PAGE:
Other instances of differential treatment undermine the integrity of non-marital bonds. For example, while individuals in opposite-sex marriages are entitled to immediate notification if their spouse dies in prison, those in alternative relationships have no such right. Nor are they entitled to the estate of a partner who dies intestate. And unlike opposite-sex spouses, individuals in alternative relationships cannot object to their deceased partner’s body parts being used for research and education.

After reviewing the report, Professor Suen added, “For me, one of the most poignant examples is that opposite-sex spouses who have been married for at least three years may donate organs to each other without the need for the approval of the Human Organ Transplant Board, whereas same-sex spouses are not protected in such an instance.”

Relationship status also impacts rights at work

Differential legal treatment according to relationship status does not just affect people’s personal lives. Our research found it also affects their rights in the workplace.

Dependants are entitled to certain benefits if they accompany a permanent resident who moves outside Hong Kong to take up a job. While opposite-sex spouses are categorised as dependants under the law, civil partners, cohabitees and same-sex spouses may not. In another example, if a deceased employee had been working under a continuous contract for at least five years before their death, their employer must make long-service payments to their opposite-sex spouse. Cohabiting and same-sex spouses, however, have no such right to compensation.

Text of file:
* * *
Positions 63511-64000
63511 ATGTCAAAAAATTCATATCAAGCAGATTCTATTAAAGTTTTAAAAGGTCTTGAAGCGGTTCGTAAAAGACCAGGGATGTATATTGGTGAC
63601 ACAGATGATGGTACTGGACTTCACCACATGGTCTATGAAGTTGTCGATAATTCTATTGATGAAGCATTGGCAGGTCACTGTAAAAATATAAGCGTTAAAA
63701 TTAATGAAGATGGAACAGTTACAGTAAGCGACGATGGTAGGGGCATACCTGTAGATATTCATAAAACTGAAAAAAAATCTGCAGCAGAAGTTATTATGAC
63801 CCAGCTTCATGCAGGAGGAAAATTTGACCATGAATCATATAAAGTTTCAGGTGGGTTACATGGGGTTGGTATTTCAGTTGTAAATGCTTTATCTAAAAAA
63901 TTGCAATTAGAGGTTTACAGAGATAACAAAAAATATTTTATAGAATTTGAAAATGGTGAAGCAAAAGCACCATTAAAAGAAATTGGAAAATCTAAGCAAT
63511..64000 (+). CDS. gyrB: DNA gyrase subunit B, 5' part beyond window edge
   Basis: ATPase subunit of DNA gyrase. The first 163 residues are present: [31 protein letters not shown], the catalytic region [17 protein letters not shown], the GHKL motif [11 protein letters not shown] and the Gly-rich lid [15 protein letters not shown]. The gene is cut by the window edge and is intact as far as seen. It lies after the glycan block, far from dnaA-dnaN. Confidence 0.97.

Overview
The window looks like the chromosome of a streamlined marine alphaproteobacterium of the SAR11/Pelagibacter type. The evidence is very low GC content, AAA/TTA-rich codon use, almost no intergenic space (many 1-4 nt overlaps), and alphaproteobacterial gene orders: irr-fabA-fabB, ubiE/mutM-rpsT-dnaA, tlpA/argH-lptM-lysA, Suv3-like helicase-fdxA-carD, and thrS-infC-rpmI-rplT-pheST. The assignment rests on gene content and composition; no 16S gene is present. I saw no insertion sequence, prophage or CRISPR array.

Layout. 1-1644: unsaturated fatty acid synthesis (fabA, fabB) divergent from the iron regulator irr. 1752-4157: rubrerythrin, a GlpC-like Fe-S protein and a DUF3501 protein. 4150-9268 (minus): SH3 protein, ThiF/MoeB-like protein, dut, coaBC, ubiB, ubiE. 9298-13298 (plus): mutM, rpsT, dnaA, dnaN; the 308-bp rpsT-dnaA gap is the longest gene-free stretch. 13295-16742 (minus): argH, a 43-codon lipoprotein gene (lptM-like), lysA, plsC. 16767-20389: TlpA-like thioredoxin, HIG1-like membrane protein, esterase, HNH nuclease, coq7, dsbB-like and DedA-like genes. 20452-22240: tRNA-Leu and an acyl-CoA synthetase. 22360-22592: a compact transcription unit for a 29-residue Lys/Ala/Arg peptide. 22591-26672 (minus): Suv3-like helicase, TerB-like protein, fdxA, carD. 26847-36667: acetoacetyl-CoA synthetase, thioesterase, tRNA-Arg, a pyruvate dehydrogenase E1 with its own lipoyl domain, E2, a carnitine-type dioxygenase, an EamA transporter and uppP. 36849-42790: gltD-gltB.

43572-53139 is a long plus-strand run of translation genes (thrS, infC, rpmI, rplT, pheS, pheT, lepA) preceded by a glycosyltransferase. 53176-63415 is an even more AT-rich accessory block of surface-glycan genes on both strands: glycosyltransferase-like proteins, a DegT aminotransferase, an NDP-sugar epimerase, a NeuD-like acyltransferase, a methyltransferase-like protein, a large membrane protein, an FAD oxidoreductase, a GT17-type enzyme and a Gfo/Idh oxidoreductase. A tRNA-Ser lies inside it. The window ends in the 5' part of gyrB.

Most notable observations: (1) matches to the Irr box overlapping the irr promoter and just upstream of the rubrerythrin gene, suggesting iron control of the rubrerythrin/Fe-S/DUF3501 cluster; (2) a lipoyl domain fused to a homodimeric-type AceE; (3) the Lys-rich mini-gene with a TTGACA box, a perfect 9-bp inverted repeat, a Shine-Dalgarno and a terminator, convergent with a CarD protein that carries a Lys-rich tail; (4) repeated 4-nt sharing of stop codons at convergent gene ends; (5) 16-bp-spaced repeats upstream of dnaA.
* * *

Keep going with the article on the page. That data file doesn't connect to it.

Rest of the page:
Differential treatment can also benefit those in alternative relationships to the detriment of workplace fairness. If a business becomes insolvent and cannot pay the wages it owes, an individual employed by the business and legally married to its owner cannot seek payment from the Protection of Wages on Insolvency Fund. But that same person would be eligible to apply to the fund if they were the business owner’s civil partner, cohabitee or same-sex spouse.